Spending his nights alone in the dingy apartment that had become his home away from home, Ben found it difficult to take the mask off even then. Sometimes, he would shower with it on. He couldn’t fathom why his paranoia was getting all the more intense as 2009 drew to a close and the cases began to plateau. Maybe it was his dealings with such concentrated blocks of humanity every single day. Maybe he was genuinely disgusted by the human ability to spread disease. He couldn’t begrudge the animals for it–after all, they were being held in far crueler detention centers against their will.
When 2010 came and went, and with it the H1N1 pandemic, he was still wearing masks. Much to everyone else’s dismay. It amazed him, actually, that they weren’t all thanking him for setting an example. For being ahead of the curve whenever the next pandemic inevitably hit. There was no such gratitude, only stigma. Until, one day, he finally decided he couldn’t bear it anymore. He ripped the mask off. Just one day before the new year, resolving on December 31, 2019 to give up the ghost of “doing his part.” Right when the world would demand he do his part more than ever.
Of course, he had about four months of “freedom” in California before the tensions and the mandates would make it impossible to avoid wearing a mask again. Except that he still chose not to. The scandal–the sheer cannibalistic frenzy–it caused was never more marked than on a hellishly burning day in May when he boarded a Big Blue Bus in Santa Monica, for, by this time, he had migrated “north” to Los Angeles after securing a less travel-heavy job as a teacher of Social Justice Studies at SMC. Why not? He figured. He could repurpose the social injustice he saw migrants endure for “women, gender and sexuality” instead. If it meant remaining in one place without subjecting himself to as many people as he did in the detention centers. For the class he was offering to teach was online. Sparing himself of the human contact that made him increasingly wary.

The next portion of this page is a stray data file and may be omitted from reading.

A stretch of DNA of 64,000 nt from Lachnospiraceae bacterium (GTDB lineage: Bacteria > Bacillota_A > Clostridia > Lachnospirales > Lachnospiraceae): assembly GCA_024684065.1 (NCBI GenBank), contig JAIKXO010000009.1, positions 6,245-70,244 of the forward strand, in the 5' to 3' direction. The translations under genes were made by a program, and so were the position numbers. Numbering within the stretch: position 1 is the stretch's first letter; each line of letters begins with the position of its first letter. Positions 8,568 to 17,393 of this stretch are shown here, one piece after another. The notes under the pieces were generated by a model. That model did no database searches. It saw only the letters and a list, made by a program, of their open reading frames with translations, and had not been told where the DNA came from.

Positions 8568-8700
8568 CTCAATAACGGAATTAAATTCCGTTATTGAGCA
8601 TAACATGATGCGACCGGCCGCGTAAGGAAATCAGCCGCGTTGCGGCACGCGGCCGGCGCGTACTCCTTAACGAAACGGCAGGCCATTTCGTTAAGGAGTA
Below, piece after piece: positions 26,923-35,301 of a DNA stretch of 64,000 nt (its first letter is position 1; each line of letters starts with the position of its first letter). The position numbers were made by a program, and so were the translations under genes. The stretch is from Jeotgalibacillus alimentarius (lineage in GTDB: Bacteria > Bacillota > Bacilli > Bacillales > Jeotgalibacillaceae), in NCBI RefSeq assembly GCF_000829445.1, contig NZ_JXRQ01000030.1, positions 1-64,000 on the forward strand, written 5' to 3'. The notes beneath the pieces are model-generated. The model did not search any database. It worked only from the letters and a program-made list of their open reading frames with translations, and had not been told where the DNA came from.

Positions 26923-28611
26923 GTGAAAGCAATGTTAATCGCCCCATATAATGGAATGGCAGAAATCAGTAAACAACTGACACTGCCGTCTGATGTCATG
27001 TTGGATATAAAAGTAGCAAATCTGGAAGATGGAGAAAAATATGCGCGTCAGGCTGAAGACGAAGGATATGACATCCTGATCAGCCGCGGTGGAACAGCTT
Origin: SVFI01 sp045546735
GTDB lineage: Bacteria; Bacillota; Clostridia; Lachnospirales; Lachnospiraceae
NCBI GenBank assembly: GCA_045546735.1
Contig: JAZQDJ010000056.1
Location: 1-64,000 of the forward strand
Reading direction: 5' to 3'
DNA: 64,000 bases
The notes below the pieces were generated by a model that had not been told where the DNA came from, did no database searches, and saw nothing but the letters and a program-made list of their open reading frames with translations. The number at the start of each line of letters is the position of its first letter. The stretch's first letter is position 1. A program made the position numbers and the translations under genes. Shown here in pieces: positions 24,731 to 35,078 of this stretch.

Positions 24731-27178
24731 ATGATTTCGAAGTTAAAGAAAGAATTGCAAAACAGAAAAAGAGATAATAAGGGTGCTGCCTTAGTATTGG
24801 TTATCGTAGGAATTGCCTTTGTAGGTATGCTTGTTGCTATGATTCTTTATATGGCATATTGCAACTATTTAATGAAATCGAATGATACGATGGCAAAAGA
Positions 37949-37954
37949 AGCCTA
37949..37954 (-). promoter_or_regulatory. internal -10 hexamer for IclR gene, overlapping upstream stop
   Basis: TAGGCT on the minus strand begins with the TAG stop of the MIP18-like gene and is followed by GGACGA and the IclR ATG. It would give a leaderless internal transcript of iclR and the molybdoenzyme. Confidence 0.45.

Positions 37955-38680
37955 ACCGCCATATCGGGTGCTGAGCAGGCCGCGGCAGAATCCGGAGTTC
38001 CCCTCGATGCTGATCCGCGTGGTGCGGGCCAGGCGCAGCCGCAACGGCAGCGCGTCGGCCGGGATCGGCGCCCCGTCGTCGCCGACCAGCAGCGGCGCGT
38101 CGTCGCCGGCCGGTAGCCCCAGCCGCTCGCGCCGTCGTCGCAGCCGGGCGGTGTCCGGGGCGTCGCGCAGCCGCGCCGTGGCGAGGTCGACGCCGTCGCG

In fact, he was starting to doubt whether he was even human at all anymore. He had been such an automaton of evading their acquaintance for the past decade–so sure another pandemic would flare up sooner rather than later–that he barely remembered how to commune with them. How to even genuinely give a shit about them, even though “masking up” was a sign of caring. He didn’t. Not about them, at least. Just himself. It was, indeed, every person for themselves now. That was the American way. Always had been. It had just never been so effortlessly broadcastable.
As, evidently, he was being broadcast right now on someone’s phone–one of several jeering passengers who, at first, stared at him in shock for boarding without a facial covering, then proceeded to hiss and yell that he needed to get off the bus or put on a mask. The “incident” continued to escalate as the driver turned to insert himself into the situation, almost deigning to actually get out of his seat to intervene–an unheard of act in bus driver comportment. It was then that instead of putting a mask on, Ben at last took his final one off… revealing underneath his skin the metal cogs and wheels of a machine.
He didn’t know if he had always been one, or merely transcended into one. But based on the horrified, hushed reactions of the passengers, he reckoned he was going to be too ahead of this trend for his own good as well. And ten years from now, when they were all showing their true automaton non-colors, he would probably somehow be deemed as obsolete with his own since “antiquated equipment.” In the meantime, the bus driver, too afraid to further engage, let Ben sit down. After all, machines can’t spread diseases.